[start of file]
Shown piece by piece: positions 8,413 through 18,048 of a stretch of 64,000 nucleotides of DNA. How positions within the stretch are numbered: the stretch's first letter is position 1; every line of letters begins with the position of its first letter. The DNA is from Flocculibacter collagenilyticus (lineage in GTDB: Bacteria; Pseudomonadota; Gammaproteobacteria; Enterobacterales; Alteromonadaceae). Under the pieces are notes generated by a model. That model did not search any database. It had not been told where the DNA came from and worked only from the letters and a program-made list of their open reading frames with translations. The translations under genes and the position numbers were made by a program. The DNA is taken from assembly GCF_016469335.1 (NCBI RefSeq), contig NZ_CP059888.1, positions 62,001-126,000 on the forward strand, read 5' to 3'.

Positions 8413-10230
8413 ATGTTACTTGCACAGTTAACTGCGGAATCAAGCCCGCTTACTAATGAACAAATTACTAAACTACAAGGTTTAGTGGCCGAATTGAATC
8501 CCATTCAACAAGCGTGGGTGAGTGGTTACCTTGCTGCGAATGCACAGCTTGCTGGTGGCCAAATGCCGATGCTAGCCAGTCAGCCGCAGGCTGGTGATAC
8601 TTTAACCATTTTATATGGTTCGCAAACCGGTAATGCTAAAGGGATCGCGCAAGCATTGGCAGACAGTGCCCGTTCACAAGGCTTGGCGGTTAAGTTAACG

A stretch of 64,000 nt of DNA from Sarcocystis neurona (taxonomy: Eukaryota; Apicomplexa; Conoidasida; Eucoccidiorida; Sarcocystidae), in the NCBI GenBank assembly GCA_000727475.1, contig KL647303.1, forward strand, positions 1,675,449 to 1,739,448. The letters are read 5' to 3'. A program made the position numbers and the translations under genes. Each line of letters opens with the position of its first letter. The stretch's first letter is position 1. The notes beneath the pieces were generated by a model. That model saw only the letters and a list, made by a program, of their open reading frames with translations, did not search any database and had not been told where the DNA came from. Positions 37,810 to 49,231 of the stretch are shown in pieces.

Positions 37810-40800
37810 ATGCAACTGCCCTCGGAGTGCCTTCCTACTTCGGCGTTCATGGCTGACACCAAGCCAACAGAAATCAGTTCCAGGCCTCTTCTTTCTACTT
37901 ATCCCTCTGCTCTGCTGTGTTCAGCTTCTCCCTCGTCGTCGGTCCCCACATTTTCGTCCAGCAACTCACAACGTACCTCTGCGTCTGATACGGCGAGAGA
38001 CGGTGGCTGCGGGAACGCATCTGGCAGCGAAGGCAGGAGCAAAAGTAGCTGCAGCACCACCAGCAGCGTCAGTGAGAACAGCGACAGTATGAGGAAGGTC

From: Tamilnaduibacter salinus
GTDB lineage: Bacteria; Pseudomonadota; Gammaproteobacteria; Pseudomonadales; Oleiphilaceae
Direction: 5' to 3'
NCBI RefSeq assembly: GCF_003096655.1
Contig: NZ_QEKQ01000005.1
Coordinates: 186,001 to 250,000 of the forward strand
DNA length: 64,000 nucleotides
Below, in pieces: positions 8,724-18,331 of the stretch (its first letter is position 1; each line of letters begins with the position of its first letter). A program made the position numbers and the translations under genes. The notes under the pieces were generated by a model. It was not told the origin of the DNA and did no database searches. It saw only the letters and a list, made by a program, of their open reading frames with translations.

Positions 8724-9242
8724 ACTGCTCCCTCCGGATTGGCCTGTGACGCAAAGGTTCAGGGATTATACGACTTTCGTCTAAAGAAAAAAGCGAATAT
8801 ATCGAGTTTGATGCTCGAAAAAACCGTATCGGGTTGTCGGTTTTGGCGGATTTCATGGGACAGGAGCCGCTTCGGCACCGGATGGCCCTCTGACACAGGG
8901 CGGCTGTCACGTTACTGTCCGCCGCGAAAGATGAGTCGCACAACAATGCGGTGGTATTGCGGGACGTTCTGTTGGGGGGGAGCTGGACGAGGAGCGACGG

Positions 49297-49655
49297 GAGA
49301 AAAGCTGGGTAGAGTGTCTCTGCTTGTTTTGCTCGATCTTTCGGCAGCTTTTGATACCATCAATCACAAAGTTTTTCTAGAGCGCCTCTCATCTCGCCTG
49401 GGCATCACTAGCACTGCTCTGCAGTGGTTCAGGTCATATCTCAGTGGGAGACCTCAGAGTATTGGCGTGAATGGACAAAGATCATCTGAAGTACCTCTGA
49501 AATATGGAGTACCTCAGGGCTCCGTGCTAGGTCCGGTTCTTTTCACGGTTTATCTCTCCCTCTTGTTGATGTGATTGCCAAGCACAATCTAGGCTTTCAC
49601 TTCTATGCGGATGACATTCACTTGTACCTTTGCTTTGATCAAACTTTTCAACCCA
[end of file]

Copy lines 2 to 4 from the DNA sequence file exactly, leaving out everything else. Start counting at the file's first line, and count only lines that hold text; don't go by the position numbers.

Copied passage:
Positions 8413-10230
8413 ATGTTACTTGCACAGTTAACTGCGGAATCAAGCCCGCTTACTAATGAACAAATTACTAAACTACAAGGTTTAGTGGCCGAATTGAATC
8501 CCATTCAACAAGCGTGGGTGAGTGGTTACCTTGCTGCGAATGCACAGCTTGCTGGTGGCCAAATGCCGATGCTAGCCAGTCAGCCGCAGGCTGGTGATAC